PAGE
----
You can find out more about NPF's National Medical Director, Dr. Michael S. Okun, by also visiting the NPF Center of Excellence, University of Florida Center for Movement Disorders & Neurorestoration.
Note: You can also watch Dr. Okun address this topic in a video appearing at the end of this blog entry.
Hailed as a major breakthrough for Parkinson’s disease research, investigators from multiple institutions throughout the United States published an important paper on gene therapy in March 2011. The study was a double-blind (neither the investigators nor the patients knew which patients were receiving the real treatment) randomized trial, and was one of the largest of its type to be performed in actual Parkinson’s disease patients. The study utilized a clever and novel technology in order to change the nature of a nucleus in the brain called the subthalamic nucleus, which in PD becomes overactive leading to the movement disorders characteristic of the condition. The nucleus normally infuses excitatory chemicals into the brain, but was converted to infuse inhibitory chemicals. The investigators accomplished their goal by utilizing gene transfer of glutamic acid acid decarboxylase, or GAD into the subthalamic nucleus region. This technique was performed on two sides of each participant’s brain, and some patients received a sham surgery (a mock procedure designed to mimic the experimental approach). Although the results were not as robust as what has been observed with deep brain stimulation and with other therapies, the door seems to have swung open for gene therapy approaches in Parkinson’s disease.
The study included patients between the ages of 30 and 75 years who had a diagnosis of Parkinson's disease, and a very good response to levodopa therapy. Seven centers participated from across the United States. The study used a novel technology to apply gene therapy at the bedside, rather than in an operating room setting. Motor scores on a scale called the UPDRS were used as the primary outcome. Sixty-six patients were included in the study, and 23 were assigned to receive sham surgery and 22 assigned to gene therapy infusion. What is interesting about this study was that the investigators designed a completely sham procedure in order to be sure that there was a difference between the gene therapy group, and the sham operated group. The motor scores improved by eight points in the gene therapy group, and by nearly 5 points in the sham group. This was a significant difference favoring the gene therapy group. Only 21 sham surgery patients and 16 gene therapy patients of the original 66 were analyzed for primary outcomes meaning that the study was smaller than one may have hoped for. Importantly, the adverse event and safety profile were reported as excellent, with the most common side effect being headache (seven patients in the gene therapy group and only two in the sham group complained of this symptom). The study authors felt that this therapy should be further explored for Parkinson’s disease.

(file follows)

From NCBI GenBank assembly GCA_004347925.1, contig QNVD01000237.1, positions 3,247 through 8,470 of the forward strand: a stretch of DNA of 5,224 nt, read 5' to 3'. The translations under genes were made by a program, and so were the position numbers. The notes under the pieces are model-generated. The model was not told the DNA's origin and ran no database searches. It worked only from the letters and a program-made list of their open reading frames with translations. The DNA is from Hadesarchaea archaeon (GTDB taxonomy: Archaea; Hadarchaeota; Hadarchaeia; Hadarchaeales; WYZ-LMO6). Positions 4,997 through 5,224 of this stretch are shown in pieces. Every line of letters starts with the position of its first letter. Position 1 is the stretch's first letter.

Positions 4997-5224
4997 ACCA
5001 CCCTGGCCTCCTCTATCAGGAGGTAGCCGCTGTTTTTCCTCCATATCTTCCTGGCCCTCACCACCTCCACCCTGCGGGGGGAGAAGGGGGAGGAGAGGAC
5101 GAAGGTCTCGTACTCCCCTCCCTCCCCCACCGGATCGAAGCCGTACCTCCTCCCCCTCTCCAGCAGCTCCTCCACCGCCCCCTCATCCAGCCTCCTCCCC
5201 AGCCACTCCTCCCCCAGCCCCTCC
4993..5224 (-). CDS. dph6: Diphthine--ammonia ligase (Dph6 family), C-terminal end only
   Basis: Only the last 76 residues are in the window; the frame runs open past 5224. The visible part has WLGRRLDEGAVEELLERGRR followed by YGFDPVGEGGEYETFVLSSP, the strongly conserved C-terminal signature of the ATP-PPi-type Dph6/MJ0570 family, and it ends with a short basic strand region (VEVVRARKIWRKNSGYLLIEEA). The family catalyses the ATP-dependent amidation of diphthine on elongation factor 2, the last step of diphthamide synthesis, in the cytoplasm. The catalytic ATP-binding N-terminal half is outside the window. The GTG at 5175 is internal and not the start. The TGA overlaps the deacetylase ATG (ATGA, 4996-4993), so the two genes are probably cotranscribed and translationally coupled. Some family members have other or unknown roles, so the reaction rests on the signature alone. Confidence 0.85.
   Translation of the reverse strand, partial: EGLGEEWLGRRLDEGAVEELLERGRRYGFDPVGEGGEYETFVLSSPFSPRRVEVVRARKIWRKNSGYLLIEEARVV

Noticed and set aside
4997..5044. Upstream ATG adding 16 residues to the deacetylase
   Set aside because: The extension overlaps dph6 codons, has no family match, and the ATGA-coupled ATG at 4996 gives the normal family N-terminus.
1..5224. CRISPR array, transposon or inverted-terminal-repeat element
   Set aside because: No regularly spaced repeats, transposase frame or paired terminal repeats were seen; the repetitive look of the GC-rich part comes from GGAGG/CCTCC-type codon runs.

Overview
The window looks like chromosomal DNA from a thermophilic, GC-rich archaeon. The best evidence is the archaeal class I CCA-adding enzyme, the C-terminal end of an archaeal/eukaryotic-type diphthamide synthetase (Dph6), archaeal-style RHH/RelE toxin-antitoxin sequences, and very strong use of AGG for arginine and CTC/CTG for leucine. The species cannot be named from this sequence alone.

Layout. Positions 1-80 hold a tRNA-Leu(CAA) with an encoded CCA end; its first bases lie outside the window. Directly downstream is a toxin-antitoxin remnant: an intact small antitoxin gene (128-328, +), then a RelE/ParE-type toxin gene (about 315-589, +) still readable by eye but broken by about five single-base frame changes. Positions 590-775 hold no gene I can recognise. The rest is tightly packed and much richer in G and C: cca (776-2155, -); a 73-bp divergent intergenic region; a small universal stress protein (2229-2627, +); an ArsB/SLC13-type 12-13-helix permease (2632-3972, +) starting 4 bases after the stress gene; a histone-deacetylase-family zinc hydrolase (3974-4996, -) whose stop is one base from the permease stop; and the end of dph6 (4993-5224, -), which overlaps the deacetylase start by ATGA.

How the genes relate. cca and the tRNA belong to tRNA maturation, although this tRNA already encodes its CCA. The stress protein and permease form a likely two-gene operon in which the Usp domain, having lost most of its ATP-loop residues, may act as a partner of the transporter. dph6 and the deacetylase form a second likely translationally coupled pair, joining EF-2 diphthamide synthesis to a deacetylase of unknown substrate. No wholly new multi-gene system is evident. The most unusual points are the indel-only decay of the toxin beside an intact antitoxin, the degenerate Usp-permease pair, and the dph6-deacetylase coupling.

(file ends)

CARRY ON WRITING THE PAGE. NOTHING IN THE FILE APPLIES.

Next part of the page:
Though the results of this study were positive, patients should not come away with false impressions and with false hopes. This type of gene therapy was targeted as a symptomatic approach to address levodopa responsive Parkinson's disease issues. It was not a neuroprotective approach, nor was it a disease modifying approach. The benefits were mainly mild improvements in the motor symptom scale. Though the therapy fared better than sham, it did not perform better than deep brain stimulation performed in the same target (as reported by other recent studies).
The future of gene therapy for Parkinson's disease we hope will be bright. The lessons from early studies such as the one published in Lancet Neurology should point us in the right direction. Larger numbers of patients will need to be examined, outcomes optimized, and safety documented. There is an overriding concern for the future of gene therapy in long-term delayed adverse events, and we will need to carefully document their presence or absence. The transplant trials in Parkinson’s disease patients taught us important lessons including the appearance of delayed complications, one of which runaway dyskinesia, proved to be a limiting issue for continuation of the therapy.
Hopefully gene therapy approaches can be modified to address non-medication responsive symptoms of Parkinson's disease. Remember, this current gene therapy approach was aimed at achieving symptomatic improvement of levodopa responsive Parkinson's disease symptoms. The field remains however, in desperate need of therapies targeting both motor and non-motor symptoms that are resistant to levodopa and other therapies. These symptoms include but are not limited to walking, balance, speech, swallowing, cognition, mood, and sexual dysfunction.
We remain very encouraged about gene therapy and its possibilities for future use in Parkinson’s disease patients. This study will hopefully help to open some doors and to challenge our scientists to continue to develop and to continue to refine techniques that will target the symptoms that matter the most to our patients with Parkinson disease, mainly the levodopa resistant symptoms.
Lewitt PA, Rezai AR, Leehey MA, Ojemann SG, Flaherty AW, Eskandar EN, Kostyk SK, Thomas K, Sarkar A, Siddiqui MS, Tatter SB, Schwalb JM, Poston KL, Henderson JM, Kurlan RM, Richard IH, Van Meter L, Sapan CV, During MJ, Kaplitt MG, Feigin A. AAV2-GAD gene therapy for advanced Parkinson's disease: a double-blind,sham-surgery controlled, randomised trial. Lancet Neurol. 2011 Mar 16. [Epub ahead of print] PubMed PMID: 21419704.